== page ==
Unemployment rises in China as coronavirus shock to economy persists


This photo taken on February 28, 2020 shows workers producing face masks at a factory in Handan in China’s northern Hebei province.

STR | AFP via Getty Images

BEIJING — The unemployment rate in China remained near historic highs in April, highlighting the challenges the world’s second-largest economy still faces in recovering fully from the economic shock of the coronavirus.

China’s official, but highly doubted, urban unemployment rate rose to 6.0% in April, from 5.9% in March, according to figures released Friday by the National Bureau of Statistics.

“The pressure on employment is rather large,” bureau spokeswoman Liu Aihua told reporters at least three times during Friday’s press conference. That’s according to a CNBC translation of her Mandarin-language remarks.

Although monthly figures for the overall economy show some recovery, challenges remain, such as resuming work and the impact of the virus overseas, Liu said. “Right now, the trajectory of economic development still requires observation, but … based on the results of policies for resuming work and production, we have the confidence, ability and basis for extending the momentum of recovery and improvement.”

Liu noted that the bureau’s survey found that at the end of April, the number of migrant workers who had returned to their jobs in the cities was about 90% of what it was a year ago. In early March, official figures showed the return to work for migrant workers from the poorest households in the country was about half of what it was a year ago.

More than half of China extended the Lunar New Year holiday by at least a week in an effort to control the Covid-19 disease, which first emerged late last year in the Chinese city of Wuhan. By early March, the virus outbreak had stalled domestically while accelerating its spread overseas. Covid-19 has now killed more than 302,000 people worldwide, including over 4,600 in China.

Slowing economy to hit more jobs

Similar lockdowns on economic activity in the U.S. sent the unemployment rate soaring to 14.7% in April, the highest since World War II and up from months of historic lows near 4% or less.

In February, the peak of the coronavirus outbreak in China, the unemployment rate jumped to a record high of 6.2%.  For the 25 to 59-year-old group, the rate has hovered near 5.5% for the last three months.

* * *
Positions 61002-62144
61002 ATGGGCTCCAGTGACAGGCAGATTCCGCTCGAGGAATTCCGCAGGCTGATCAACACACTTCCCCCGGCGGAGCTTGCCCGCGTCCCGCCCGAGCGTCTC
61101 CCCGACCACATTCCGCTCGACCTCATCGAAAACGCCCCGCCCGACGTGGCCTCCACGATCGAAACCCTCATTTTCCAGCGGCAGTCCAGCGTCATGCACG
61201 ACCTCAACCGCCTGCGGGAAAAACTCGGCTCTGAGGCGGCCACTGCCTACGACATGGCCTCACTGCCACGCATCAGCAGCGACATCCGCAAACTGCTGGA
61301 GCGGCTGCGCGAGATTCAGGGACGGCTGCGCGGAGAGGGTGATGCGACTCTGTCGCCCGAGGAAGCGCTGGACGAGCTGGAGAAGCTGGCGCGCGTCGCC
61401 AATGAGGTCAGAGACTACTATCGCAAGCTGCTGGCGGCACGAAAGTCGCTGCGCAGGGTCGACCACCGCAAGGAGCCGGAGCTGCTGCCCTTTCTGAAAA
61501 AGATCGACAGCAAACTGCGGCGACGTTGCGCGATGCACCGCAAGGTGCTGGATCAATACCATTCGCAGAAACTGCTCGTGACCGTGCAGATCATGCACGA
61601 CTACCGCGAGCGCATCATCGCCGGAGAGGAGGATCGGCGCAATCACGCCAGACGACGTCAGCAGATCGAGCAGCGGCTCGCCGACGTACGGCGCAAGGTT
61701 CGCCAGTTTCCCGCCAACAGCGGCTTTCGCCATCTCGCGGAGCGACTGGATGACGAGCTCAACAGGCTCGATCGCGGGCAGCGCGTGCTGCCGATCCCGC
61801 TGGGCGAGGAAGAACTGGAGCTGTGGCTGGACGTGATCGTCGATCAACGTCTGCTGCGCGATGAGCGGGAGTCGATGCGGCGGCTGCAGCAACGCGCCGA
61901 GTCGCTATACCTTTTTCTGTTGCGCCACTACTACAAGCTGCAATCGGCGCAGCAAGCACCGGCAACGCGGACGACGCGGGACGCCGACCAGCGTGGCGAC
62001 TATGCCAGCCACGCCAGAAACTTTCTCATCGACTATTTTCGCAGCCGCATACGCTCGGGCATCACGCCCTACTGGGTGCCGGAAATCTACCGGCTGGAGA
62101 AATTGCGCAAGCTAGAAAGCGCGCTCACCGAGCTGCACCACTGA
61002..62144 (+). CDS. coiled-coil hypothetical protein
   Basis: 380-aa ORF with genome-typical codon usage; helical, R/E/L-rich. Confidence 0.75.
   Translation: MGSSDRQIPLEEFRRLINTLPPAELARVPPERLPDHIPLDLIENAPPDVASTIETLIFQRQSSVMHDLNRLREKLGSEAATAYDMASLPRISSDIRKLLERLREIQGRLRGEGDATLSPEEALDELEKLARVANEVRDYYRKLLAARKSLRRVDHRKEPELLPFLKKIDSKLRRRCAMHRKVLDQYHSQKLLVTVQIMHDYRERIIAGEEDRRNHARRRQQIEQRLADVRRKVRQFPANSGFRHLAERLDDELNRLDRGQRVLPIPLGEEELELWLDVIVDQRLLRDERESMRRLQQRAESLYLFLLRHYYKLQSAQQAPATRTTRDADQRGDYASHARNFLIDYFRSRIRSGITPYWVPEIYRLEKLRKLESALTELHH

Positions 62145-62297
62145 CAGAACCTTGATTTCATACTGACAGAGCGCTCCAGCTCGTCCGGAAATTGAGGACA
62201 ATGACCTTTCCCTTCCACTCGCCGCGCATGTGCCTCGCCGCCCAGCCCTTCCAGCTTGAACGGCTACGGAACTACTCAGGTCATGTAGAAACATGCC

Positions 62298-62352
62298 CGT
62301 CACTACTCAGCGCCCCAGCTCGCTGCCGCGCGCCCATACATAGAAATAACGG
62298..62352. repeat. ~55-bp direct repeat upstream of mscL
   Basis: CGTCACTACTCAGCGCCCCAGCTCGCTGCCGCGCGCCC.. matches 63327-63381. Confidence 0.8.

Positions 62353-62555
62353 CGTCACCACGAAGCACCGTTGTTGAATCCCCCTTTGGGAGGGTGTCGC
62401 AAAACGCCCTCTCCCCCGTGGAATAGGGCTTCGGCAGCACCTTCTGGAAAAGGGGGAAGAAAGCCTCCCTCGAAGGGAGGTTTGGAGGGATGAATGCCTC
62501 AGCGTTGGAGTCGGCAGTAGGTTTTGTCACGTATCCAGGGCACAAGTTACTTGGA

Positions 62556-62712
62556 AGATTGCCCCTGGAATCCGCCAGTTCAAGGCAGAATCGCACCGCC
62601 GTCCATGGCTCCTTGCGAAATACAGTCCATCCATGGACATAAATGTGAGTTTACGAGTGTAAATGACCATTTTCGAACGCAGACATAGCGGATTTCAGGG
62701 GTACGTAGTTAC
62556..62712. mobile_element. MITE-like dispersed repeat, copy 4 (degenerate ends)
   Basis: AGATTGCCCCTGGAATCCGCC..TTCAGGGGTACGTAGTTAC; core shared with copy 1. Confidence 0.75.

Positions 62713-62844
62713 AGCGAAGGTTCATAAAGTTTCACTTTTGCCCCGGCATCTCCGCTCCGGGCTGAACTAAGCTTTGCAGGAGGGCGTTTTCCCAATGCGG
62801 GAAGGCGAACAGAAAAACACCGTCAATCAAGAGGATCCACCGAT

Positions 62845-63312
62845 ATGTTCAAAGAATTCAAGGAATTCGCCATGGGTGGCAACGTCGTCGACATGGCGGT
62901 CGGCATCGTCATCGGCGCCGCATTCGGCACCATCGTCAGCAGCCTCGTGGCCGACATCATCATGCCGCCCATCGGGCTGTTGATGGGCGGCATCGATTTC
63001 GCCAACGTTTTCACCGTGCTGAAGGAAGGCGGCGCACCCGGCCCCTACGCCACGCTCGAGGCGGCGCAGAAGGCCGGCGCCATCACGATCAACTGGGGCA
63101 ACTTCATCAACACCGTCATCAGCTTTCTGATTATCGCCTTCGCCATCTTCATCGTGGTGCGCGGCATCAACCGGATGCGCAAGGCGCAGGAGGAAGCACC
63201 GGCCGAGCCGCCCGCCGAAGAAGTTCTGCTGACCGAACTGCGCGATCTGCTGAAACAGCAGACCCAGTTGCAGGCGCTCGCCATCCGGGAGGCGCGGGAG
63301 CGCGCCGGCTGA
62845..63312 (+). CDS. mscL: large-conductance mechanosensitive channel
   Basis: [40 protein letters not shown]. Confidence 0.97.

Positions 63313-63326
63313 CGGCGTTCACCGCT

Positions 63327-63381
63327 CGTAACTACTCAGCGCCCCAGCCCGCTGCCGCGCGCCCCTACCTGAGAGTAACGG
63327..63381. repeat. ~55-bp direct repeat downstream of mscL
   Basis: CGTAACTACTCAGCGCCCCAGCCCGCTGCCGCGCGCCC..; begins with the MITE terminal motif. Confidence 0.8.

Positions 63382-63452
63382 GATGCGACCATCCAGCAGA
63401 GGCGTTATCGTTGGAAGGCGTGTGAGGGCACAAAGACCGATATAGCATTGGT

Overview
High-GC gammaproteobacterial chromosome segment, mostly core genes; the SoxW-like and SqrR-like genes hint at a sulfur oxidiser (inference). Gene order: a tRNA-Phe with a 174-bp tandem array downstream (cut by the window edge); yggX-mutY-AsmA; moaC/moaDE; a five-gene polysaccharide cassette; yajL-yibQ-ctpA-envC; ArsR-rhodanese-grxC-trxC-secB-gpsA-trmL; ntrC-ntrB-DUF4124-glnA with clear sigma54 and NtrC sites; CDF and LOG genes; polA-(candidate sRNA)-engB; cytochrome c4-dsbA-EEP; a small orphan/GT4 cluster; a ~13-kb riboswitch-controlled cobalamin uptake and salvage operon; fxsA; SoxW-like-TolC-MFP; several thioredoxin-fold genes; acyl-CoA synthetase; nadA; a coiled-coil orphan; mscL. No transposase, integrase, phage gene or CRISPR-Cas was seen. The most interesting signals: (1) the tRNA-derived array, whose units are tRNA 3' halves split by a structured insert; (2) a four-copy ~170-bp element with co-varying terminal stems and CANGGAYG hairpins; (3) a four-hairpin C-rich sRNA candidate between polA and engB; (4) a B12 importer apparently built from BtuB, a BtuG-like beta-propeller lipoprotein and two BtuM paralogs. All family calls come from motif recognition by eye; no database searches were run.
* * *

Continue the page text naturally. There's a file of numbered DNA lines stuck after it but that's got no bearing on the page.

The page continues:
The average work-hours a week per employee also fell in April by 30 minutes to 44.3 hours, the data showed.

China’s unemployment data have been highly doubted, even after the country changed its methodology from worker claims to a survey in 2018 in an effort to capture more of the job losses. The urban unemployment rate has hovered near 4% to 5% for the last 20 years.

“We think that pressure on employment will continue,” Bruce Pang, head of macro and strategy research at China Renaissance, said Friday. He pointed to factors such as fewer new jobs due to slower economic growth, sluggish demand for Chinese exports and a record-high number of university graduates this year.

The continued struggles of small and medium-sized enterprises, which contribute to the majority of jobs and growth in China, adds further pressure to employment. Pang pointed to third-party business registration data that showed 460,000 companies closed in the first quarter, while the establishment of 3.2 million new Chinese companies during that time still marked a nearly 29% decrease from a year ago.

Turning to new kinds of work

As the coronavirus has limited the ability of people to travel and gather, businesses and job seekers are quickly finding ways to adjust to shifts in consumer behavior.

Alibaba‘s logistics affiliate Cainiao said last week it has received more than 1 million job applications for managers at 30,000 new package pick-up stations across 100 cities in the country. These mini-distribution centers operate within communities such as schools and apartment complexes. Cainiao announced plans for expanding the number of stations in March and intends to increase the kinds of services they offer.

During March and April, more than half of the managers who joined were individual entrepreneurs, including household businesses and college students, according to Cainiao. The other half transitioned from traditional courier businesses, convenience stores and other small grocery shops, the company said.

For millions of other people, making such job transitions may not be that easy. But the Chinese government is intent on doing its best to ensure employment, which is critical for political stability.

Officials have made it clear that employment will remain a priority for discussions on supporting growth at China’s key annual parliamentary meeting, which kicks off this year on May 22, after a delay of more than two months due to the coronavirus.

So while authorities have so far resisted a large-scale economic support plan, “the pressure from unemployment could be the main reason for stimulus escalation later this year,” Larry Hu, chief China economist at Macquarie, said in a note Friday.

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